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Ottawa releasing details of $40B First Nations child welfare agreement today

Agreement still needs sign-off from Canadian Human Rights Tribunal and Federal Court

Minister of Crown-Indigenous Relations Marc Miller, right, listens as Minister of Indigenous Services Patty Hajdu, appearing via video conference at left, participates in a news conference regarding the order from the Canadian Human Rights Tribunal to compensate Indigenous children and their families on Oct. 29, 2021.

Minister of Crown-Indigenous Relations Marc Miller, right, listens as Minister of Indigenous Services Patty Hajdu, appearing via video conference at left, participates in a news conference regarding the order from the Canadian Human Rights Tribunal to compensate Indigenous children and their families on Oct. 29, 2021.

Photo: La Presse canadienne / Justin Tang

RCI

The federal government will today announce details of a $40 billion dollar agreement-in-principle to reform the on-reserve child welfare system and compensate the First Nations children who were part of it.

The First Nations Child and Family Caring Society, the Assembly of First Nations and lawyers for several related class action lawsuits completed negotiations with the federal government late the night of Dec. 31, after nine weeks of intense talks.

The non-binding agreement sets aside $20 billion for compensation and $20 billion for long-term reform of the on-reserve child welfare system.

Cindy Blackstock, executive director of the First Nations Child and Family Caring Society, told CBC News she hopes the agreement will provide a roadmap to satisfy the Canadian Human Rights Tribunal (CHRT) order to end discrimination against First Nations children.

No child's life is better today than it was yesterday because of these words on paper, Blackstock said. We have to see the government actually deliver this stuff.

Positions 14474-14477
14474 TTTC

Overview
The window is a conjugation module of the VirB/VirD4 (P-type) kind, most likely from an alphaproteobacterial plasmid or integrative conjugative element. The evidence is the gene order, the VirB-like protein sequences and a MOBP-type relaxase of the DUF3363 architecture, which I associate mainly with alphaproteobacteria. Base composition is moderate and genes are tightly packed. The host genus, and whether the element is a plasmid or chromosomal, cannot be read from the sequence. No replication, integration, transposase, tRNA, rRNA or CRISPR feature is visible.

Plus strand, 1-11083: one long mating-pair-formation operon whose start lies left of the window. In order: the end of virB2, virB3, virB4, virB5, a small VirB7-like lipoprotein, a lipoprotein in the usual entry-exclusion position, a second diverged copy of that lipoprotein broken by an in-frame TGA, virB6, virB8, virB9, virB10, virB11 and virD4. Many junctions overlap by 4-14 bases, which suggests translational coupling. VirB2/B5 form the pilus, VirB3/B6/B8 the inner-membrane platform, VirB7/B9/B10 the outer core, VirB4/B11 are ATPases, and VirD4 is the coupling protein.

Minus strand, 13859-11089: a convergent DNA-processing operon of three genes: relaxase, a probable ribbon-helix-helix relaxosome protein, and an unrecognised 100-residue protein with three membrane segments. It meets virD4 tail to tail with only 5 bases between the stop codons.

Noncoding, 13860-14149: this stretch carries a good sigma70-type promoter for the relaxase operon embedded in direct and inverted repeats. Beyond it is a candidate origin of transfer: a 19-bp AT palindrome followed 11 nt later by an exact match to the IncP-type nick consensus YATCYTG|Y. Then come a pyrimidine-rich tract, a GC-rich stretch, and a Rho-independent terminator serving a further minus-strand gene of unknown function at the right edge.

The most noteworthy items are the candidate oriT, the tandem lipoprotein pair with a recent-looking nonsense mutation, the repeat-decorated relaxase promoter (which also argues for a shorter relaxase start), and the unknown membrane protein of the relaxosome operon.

The agreement must be approved by the CHRT and the Federal Court before it is finalized.

The CHRT ordered Canada to compensate any child (new window) who has been in the care of the on-reserve child welfare system at any point between Jan. 1, 2006, and whenever the tribunal decides discrimination against First Nations kids has ceased.

Portrait of Eddy Charlie with his hand on his chest and in front of a totem pole.

Eddy Charlie is a member of the Cowichan Nation and a survivor of the Kuper Island Residential School off the east coast of Vancouver Island.

Photo: Radio-Canada / Ken Mizokoshi/CBC

If approved, the agreement could end a 15-year legal battle and provide compensation for tens of thousands of people. 

A final agreement is expected to be approved in late 2022.

How it started

The First Nations Child and Family Caring Society and the Assembly of First Nations filed a complaint under the Canadian Human Rights Act in 2007 alleging the federal government discriminated against First Nations children by underfunding the on-reserve child welfare system and by not complying with Jordan's Principle — a policy that states the needs of a First Nations child requiring a government service take precedence over jurisdictional disputes over who pays for it.

Cindy Blackstock

Cindy Blackstock, executive director of the First Nations Child and Family Caring Society, filed a human rights complaint against Canada in 2007, which led to the agreement-in-principle.